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PLoS By Category | Recent PLoS Articles
Neurological Disorders - Neuroscience - Pediatrics and Child Health

Gaze Direction and Request Gesture in Social Interactions
Published: Thursday, May 31, 2012
Author: Alessandro Innocenti et al.

by Alessandro Innocenti, Elisa De Stefani, Nicolò Francesco Bernardi, Giovanna Cristina Campione, Maurizio Gentilucci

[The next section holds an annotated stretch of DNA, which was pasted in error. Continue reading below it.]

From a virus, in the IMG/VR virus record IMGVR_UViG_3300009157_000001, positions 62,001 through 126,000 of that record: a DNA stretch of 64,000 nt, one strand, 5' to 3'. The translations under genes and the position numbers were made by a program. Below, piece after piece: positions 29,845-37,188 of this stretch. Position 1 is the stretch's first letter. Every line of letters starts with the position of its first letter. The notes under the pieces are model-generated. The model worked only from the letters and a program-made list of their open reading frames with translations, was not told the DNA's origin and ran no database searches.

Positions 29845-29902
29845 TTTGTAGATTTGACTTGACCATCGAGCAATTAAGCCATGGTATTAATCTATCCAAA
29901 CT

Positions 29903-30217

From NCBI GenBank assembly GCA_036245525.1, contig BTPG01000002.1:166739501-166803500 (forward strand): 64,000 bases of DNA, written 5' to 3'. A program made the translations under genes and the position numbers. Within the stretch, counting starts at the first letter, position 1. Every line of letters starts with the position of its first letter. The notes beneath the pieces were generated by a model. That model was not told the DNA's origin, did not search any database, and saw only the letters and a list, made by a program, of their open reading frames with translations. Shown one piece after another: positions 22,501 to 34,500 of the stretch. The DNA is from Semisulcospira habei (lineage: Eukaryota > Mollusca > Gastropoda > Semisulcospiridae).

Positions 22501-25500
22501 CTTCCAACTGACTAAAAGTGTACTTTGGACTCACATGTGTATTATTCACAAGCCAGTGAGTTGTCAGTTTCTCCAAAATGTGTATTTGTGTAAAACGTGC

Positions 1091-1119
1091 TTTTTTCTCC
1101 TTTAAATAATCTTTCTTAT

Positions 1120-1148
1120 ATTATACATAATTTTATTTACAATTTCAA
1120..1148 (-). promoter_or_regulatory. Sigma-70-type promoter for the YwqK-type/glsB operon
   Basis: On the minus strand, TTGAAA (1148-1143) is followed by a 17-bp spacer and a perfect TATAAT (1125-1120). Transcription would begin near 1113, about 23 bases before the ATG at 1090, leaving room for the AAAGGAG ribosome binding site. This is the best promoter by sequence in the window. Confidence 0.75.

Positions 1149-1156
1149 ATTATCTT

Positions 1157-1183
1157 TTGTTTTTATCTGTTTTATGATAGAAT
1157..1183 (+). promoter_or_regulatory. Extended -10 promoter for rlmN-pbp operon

One of the most important faculties of humans is to understand the behaviour of other conspecifics. The present study aimed at determining whether, in a social context, request gesture and gaze direction of an individual are enough to infer his/her intention to communicate, by searching for their effects on the kinematics of another individual's arm action. In four experiments participants reached, grasped and lifted a bottle filled of orange juice in presence of an empty glass. In experiment 1, the further presence of a conspecific not producing any request with a hand and gaze did not modify the kinematics of the sequence. Conversely, experiments 2 and 3 showed that the presence of a conspecific producing only a request of pouring by holding the glass with his/her right hand, or only a request of comunicating with the conspecific, by using his/her gaze, affected lifting and grasping of the sequence, respectively. Experiment 4 showed that hand gesture and eye contact simultaneously produced affected the entire sequence. The results suggest that the presence of both request gesture and direct gaze produced by an individual changes the control of a motor sequence executed by another individual. We propose that a social request activates a social affordance that interferes with the control of whatever sequence and that the gaze of the potential receiver who held the glass with her hand modulates the effectiveness of the manual gesture. This paradigm if applied to individuals affected by autism disorder can give new insight on the nature of their impairment in social interaction and communication.